Now that you’ve got yourself set up it’s time to enjoy the benefits of all your information being synced wirelessly, automatically and effortlessly. If you put your drives into a RAID array, one drive can fail and you won’t lose any data.
If you use RAID 5, you’ll need at least 3 drives, but will get two-thirds of the total space of all three drives.
Even so, I wasn't able to deep dive into everything so if you have questions please fire them off in the comments and I'll be happy to keep the conversation going there. The Synology does support Amazon S3 as a remote backup location, but I find the opacity of my digital blobs in Amazon's S3 buckets systems frustrating.

S3 is great, but it's not an awesome cloud backup experience like some of the more consumer focused backup systems like CrashPlan* or BackBlaze. Sure, these guys might use S3 underneath, but as a consumer (or pro-sumer) I don't need to know or see that. My research had lead me through all of the NAS devices and other consumer options but at the end of the day I really wanted to build my own system.That realization led me to looking at some rack mountable servers with hot swappable SATA on eBay for hours on end.
When I finally found the right server, and it was enroute to me via the logistics loving courier, I realized that I wasn't far off from being able to set up a small private cloud with just a little more hardware.Technology ShuffleIn order to proceed with some confidence I needed to make a few decisions about what technologies I would use.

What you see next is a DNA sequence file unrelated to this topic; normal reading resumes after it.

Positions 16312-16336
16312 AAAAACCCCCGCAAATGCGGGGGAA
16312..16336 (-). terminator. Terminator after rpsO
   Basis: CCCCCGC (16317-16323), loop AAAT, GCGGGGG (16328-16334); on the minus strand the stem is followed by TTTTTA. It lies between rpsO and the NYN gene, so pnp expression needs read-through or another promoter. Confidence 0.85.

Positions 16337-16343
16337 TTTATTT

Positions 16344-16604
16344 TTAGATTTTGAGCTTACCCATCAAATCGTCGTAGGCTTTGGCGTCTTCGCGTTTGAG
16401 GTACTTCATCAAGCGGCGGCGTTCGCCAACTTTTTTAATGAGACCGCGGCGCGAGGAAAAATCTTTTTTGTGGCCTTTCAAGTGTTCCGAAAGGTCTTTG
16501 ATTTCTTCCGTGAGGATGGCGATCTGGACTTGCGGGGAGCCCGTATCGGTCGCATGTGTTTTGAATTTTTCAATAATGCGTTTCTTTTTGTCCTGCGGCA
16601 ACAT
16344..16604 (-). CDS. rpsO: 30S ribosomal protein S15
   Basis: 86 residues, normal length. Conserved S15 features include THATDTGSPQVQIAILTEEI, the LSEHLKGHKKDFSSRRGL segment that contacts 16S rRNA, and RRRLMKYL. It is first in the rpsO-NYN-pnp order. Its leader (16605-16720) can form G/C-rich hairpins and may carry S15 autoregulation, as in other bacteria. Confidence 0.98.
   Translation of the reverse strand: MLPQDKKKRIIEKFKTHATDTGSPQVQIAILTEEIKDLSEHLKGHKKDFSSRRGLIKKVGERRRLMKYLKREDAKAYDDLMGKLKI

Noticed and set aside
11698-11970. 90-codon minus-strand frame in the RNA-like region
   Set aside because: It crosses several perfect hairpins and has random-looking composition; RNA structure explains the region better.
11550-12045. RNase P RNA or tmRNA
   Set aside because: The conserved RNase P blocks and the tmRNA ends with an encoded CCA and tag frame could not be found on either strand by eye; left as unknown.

I also wanted to have the option for my cloud enabling technology to handle network security.Another requirement was technologies that could be acquired and run for free, but had enterprise support available.
Of course I could also have chose Eucalyptus or OpenStack which are technologies supported by RightScale. I like that DropBox is automatic, the Synology can backup to another external automatically, so I only have to think about rotating drives off-site every month, or at least a few times a year. In order to have some resiliency I would have to do continuous backups of the management database at a minimum.
Having a runbook or automation scripts to easily reconfigure the management server from my backup would be even better.If you're thinking that sounds a lot like a RightScale ServerTemplate, I'm glad you're enjoying the koolaid you're right on the money. Running CrashPlan headless (headless - there is no monitor) has been the final piece I needed for a simple process that requires no effort on my part. If you took a closer look at the diagram above you've probably already figured it out, I'm not. I did it so that I could take full advantage of the configuration and orchestration tools built into the RightScale Database Manager ServerTemplate.